Accountants lack essential leadership skills
Finola McManus outlines how practice managers can become better leaders and make their firms more profitable by learning how to listen effectively.
I have conducted my own research over the last two years and spoken with both sole practitioners and partners in larger firms. There are some common themes emerging and I thought it valuable to share them here with you.
Common leadership and listening styles
Practitioners tend to come out with one or more of the following responses:
- 'I’ve been in practice for years and know what I’m talking about so no one can tell me anything I don't already know!'
- 'They just don't make them like me anymore and things aren't like they were in the old days.'
- 'I can't get my staff to understand to what’s required of them - they just don't seem to want to listen and expect too much of me.'
- 'I keep saying the same things over and over again and people still keep making the same mistakes over and over again so I give up.'
- 'I’ve tried being the friendly boss but it always backfires so now I don't bother.'
- 'My staff just do not understand me or where I’m coming from when I tell them what to do.'
- 'I don't have time to think about leadership - I just do what I do to get the job done and work out.'
- 'I don't really know what leadership and listening means, I just assume it comes naturally with the job I do day to day.'
- 'I’m the only one who does any real work around here and people should just do what I do.'
Does any of the above strike a chord with you?
What the above comments mean in reality and how they impact your practice
If you’re like me, then you trained as an accountant and had no formal training on leadership or running a firm as part of that training. It is important to realise that not all of these skills come instinctively and sometimes we need help in developing them. Remember:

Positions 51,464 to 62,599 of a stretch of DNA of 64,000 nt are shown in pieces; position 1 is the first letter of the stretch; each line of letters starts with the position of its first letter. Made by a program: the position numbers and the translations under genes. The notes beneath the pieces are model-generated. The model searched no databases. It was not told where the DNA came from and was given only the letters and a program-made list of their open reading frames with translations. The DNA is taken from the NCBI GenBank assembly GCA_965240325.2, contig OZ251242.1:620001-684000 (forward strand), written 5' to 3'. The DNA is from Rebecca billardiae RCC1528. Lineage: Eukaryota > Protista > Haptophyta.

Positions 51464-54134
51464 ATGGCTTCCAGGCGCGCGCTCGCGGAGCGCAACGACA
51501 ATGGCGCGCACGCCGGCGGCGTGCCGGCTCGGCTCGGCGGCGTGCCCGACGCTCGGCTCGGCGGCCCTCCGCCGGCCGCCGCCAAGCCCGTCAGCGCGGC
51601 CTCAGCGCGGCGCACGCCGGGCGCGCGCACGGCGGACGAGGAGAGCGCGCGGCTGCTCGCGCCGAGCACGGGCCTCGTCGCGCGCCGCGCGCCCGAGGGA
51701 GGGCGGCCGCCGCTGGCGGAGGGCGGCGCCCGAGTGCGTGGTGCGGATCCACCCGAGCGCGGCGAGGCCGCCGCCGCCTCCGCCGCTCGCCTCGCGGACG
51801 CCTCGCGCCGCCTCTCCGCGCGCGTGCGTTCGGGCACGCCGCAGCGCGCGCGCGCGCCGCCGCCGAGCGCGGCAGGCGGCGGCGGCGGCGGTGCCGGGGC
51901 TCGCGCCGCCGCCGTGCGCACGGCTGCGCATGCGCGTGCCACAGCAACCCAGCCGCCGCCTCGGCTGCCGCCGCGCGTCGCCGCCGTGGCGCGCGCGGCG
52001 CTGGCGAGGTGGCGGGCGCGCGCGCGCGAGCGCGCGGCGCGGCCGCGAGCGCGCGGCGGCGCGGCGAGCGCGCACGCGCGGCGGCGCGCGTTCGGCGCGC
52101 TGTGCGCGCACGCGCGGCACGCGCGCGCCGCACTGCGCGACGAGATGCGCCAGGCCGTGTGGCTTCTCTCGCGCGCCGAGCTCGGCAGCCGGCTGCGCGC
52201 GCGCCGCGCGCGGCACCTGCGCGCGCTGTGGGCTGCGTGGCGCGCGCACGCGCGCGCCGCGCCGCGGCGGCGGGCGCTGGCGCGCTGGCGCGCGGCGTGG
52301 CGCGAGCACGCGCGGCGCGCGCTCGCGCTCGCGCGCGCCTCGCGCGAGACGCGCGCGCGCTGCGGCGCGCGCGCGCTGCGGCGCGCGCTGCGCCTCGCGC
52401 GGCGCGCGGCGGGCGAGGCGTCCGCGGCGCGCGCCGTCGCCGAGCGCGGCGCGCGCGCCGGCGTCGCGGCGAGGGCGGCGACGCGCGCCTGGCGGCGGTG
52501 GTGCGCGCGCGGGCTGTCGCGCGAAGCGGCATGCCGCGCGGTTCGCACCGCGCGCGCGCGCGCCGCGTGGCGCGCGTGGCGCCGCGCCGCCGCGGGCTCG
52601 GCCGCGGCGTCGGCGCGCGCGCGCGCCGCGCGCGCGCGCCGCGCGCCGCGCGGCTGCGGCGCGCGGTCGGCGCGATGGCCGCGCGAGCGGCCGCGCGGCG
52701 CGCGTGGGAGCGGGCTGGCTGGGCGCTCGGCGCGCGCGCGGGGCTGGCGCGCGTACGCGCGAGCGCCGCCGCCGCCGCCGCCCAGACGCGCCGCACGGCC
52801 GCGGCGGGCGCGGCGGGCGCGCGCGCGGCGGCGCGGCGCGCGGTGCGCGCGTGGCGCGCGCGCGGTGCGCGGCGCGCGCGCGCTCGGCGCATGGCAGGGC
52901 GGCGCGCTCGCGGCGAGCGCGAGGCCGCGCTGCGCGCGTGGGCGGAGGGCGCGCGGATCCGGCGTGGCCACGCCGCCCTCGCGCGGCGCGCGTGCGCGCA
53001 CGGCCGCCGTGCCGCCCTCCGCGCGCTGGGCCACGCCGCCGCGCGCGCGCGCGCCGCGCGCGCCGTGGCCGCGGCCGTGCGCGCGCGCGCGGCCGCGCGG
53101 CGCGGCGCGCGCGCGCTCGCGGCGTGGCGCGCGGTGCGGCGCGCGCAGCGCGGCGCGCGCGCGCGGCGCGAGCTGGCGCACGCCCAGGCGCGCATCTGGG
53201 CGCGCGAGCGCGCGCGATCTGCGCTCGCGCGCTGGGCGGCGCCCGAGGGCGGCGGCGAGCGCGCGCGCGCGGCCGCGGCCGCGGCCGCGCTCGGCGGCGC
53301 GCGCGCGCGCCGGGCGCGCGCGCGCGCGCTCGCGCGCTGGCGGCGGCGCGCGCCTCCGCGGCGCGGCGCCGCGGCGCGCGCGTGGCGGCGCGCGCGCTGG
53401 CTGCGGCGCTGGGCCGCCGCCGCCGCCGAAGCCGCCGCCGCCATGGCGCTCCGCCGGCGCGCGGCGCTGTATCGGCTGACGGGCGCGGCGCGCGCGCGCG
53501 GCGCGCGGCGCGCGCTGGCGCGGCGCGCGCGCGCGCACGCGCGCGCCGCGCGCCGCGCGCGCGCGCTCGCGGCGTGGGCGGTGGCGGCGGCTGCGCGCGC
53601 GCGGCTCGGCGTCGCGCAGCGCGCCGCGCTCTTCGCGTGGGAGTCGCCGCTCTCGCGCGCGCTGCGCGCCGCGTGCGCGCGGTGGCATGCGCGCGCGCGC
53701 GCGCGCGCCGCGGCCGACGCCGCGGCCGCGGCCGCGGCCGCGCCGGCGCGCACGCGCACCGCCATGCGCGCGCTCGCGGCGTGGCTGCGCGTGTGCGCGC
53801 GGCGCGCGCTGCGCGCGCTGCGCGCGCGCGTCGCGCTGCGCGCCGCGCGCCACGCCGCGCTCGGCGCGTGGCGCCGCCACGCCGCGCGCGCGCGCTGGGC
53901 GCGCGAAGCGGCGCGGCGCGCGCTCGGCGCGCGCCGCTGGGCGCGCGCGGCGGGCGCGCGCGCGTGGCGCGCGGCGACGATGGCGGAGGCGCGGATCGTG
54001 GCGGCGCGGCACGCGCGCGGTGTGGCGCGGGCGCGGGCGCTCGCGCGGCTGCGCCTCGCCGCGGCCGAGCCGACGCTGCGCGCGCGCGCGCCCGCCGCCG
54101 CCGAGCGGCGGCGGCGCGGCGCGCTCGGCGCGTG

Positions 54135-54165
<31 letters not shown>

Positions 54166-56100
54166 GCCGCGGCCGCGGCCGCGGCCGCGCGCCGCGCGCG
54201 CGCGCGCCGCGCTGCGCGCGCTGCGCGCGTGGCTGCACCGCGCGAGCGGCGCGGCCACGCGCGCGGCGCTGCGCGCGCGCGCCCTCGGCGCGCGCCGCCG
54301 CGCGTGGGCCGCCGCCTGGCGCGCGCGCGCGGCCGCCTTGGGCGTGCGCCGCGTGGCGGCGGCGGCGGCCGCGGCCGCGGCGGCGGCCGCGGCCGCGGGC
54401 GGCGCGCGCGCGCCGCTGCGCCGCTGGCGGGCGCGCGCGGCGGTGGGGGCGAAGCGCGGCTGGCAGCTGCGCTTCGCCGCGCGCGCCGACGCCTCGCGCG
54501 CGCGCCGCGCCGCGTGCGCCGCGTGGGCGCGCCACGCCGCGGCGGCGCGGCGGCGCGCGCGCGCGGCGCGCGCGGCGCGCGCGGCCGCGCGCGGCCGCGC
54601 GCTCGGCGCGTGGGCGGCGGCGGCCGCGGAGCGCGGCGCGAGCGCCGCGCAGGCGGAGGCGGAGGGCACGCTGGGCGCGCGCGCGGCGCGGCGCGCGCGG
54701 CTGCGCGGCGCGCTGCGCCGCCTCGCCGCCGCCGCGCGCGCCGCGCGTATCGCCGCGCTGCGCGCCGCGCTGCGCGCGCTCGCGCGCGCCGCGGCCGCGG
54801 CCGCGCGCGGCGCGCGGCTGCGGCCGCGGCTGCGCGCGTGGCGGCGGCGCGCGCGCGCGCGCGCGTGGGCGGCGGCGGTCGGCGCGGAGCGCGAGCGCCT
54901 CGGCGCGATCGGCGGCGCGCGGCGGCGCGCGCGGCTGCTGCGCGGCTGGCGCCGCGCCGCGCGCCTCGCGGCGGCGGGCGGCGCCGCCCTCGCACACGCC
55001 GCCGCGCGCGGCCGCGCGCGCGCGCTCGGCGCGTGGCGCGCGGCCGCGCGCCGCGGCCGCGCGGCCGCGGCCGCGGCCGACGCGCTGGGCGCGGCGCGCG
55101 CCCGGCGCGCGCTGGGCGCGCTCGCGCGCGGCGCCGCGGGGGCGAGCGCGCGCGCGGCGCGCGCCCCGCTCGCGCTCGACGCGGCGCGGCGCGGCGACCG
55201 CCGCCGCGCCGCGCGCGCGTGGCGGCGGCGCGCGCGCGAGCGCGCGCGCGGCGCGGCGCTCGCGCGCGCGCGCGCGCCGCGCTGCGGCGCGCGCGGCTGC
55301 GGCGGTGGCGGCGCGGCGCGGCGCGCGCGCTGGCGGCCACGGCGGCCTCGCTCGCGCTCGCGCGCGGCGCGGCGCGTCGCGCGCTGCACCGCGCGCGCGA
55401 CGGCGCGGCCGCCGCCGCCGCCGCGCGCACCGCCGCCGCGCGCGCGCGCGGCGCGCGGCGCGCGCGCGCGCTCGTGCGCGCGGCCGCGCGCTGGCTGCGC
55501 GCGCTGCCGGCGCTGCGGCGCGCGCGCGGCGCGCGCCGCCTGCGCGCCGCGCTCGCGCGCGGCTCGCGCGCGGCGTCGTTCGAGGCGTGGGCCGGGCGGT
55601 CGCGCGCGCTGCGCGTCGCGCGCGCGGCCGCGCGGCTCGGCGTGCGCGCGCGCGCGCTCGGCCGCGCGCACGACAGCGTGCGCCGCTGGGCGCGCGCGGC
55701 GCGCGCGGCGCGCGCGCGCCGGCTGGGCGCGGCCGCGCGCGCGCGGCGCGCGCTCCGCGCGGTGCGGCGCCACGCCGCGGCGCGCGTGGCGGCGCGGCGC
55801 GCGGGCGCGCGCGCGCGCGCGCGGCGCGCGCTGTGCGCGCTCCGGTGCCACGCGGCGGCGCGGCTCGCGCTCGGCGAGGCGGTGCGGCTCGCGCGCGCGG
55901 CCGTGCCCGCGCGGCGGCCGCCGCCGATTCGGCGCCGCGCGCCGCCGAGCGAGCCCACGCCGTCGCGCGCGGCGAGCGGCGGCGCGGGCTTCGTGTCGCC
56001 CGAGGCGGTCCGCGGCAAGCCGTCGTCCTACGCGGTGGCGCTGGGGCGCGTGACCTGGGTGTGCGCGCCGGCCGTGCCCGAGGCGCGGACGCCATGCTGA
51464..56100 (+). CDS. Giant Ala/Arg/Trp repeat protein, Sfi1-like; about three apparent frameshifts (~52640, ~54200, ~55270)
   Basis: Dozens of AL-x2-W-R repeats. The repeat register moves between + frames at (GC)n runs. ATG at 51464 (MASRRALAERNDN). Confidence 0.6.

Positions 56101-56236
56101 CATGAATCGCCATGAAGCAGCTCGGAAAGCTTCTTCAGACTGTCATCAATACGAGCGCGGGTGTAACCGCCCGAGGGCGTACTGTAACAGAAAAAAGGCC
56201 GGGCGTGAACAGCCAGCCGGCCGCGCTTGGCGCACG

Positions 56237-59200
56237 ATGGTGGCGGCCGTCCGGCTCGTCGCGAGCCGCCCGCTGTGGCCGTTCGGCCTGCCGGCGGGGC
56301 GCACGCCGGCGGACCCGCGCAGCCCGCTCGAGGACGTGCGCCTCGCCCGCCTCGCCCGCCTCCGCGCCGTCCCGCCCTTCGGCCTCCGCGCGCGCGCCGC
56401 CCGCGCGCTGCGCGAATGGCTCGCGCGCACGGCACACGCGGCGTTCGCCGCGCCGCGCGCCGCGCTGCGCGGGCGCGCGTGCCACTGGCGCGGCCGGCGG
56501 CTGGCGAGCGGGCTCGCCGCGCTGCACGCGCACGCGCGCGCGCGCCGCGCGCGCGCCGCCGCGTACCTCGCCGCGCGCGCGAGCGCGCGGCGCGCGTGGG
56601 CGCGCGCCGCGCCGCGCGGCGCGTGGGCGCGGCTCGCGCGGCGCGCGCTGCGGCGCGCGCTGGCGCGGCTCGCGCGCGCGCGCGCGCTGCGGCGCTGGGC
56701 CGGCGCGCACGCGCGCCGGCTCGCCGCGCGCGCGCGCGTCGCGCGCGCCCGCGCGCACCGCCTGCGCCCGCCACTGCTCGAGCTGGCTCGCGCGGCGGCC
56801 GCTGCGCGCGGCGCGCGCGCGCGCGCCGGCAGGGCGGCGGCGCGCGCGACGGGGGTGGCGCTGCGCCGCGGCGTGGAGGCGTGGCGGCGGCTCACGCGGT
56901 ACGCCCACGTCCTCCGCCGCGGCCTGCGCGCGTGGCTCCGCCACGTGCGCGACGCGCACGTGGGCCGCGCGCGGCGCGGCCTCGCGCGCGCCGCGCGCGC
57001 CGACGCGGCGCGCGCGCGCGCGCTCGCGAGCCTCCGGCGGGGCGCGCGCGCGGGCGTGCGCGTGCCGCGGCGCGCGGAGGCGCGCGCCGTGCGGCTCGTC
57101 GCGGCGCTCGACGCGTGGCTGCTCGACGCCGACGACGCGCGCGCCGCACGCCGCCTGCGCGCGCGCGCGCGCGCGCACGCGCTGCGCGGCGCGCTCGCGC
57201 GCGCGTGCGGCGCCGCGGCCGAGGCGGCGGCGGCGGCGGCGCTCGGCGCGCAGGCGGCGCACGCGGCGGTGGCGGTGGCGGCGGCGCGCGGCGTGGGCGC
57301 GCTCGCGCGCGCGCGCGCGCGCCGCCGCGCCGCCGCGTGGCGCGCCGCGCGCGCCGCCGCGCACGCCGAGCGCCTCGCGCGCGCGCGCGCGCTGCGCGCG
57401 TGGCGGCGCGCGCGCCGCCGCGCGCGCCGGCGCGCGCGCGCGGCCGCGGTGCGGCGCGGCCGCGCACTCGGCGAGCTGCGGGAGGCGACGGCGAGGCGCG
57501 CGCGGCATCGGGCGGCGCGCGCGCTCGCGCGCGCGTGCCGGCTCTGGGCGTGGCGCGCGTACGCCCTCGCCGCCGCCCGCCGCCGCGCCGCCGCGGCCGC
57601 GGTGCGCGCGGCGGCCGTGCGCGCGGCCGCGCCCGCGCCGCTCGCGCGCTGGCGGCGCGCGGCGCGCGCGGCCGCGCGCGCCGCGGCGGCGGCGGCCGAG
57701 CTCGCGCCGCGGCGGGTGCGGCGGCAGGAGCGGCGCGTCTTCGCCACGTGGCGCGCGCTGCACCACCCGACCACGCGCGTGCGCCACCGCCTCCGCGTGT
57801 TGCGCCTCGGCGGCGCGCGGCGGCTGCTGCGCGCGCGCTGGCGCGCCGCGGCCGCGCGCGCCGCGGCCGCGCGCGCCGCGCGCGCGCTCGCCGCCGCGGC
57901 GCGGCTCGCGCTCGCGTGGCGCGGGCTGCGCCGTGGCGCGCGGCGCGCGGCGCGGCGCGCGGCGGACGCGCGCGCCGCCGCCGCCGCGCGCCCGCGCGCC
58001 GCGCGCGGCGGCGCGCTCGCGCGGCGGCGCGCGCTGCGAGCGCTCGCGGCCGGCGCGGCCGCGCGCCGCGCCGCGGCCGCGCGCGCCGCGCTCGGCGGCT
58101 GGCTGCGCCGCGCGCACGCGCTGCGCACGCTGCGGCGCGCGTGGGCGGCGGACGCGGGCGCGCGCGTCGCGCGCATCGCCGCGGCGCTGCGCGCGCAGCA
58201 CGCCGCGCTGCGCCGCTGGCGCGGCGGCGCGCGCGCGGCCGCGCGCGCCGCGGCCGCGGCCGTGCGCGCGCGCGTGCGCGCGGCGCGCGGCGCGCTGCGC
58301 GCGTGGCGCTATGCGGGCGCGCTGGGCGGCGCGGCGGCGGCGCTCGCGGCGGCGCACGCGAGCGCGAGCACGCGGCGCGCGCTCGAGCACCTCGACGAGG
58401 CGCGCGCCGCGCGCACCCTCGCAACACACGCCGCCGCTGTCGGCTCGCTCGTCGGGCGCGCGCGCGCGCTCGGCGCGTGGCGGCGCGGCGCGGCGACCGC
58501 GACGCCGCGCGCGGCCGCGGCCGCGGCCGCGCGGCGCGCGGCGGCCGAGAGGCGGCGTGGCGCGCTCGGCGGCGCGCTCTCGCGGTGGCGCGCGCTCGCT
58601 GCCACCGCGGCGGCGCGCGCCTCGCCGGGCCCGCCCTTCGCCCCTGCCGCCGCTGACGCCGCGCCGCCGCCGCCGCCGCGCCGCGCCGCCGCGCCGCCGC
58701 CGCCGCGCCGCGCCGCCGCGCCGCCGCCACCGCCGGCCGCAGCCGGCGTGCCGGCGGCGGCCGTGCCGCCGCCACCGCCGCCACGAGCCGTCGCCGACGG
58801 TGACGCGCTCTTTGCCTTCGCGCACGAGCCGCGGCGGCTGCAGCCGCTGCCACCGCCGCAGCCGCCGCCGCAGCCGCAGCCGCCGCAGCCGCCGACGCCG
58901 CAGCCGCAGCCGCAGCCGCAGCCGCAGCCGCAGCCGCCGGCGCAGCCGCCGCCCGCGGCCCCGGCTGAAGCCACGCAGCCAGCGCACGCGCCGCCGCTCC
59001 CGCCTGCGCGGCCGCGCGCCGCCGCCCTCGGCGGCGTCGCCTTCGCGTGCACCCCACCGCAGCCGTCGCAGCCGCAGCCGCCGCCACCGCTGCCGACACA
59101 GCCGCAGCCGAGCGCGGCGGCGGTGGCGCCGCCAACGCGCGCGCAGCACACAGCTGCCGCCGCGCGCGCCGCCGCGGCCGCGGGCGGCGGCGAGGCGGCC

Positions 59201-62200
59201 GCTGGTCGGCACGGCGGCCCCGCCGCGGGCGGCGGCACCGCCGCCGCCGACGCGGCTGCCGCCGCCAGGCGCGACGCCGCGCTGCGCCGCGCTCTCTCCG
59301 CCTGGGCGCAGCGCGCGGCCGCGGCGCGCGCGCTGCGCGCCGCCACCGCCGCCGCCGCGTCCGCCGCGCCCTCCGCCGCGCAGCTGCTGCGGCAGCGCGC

- You’re never too old to learn and change. Accept it and learn to listen and realise where your weaknesses are.
- Nobody responds well to being 'talked at' the whole time. Listening will actually achieve more. Force yourself to learn to listen.
- Seek out and listen to what others have to say about how they deal with similar problems to you.
If your staff don't seem to understand you and are reluctant to get on board and motivated then the problem lies with you and your leadership style. If you don't really know what they think of you, how can you lead the firm in a way which will motivate them and get them working towards your goals?
You have to lead by example. If you could step back and look at yourself as a leader what would you see? Someone who looks stressed and grumpy and doesn't even say 'good morning' to the team? Are you looked upon as being a moody taskmaster? If this is you, how can you possibly inspire others?
A good leader doesn't have to be a friend. That is not the leader/team relationship and is not what people are looking for in a leader. By being so bogged down with day to day work, ask yourself are you really a leader or merely just a technician working for yourself?
A leader in business should only do what a leader can do. Do you know how much of your day is actually spent working 'in' the business as opposed to 'on' the business? All good leaders have a long-term plan and a strategy of how to achieve those goals. Have you?
If you find it difficult to listen, how do you know what opportunities you are missing out on where people are keen to acquire new skills, need more support in training, improve communication with clients etc. By not listening to what your team are trying to say, you could be losing out on extra profits and improved internal efficiencies and gross margins.
How many 'good team members' have left you in the last three years that you wanted to stay? If you had asked and listened to them sooner would they have been more likely to stay? How much has this cost you in recruitment fees and poor client service as a result of the changes in staff?
Who do you use to listen to you and your problems? Running a practice can be stressful and as a leader you need to download that stress to someone other than your own team.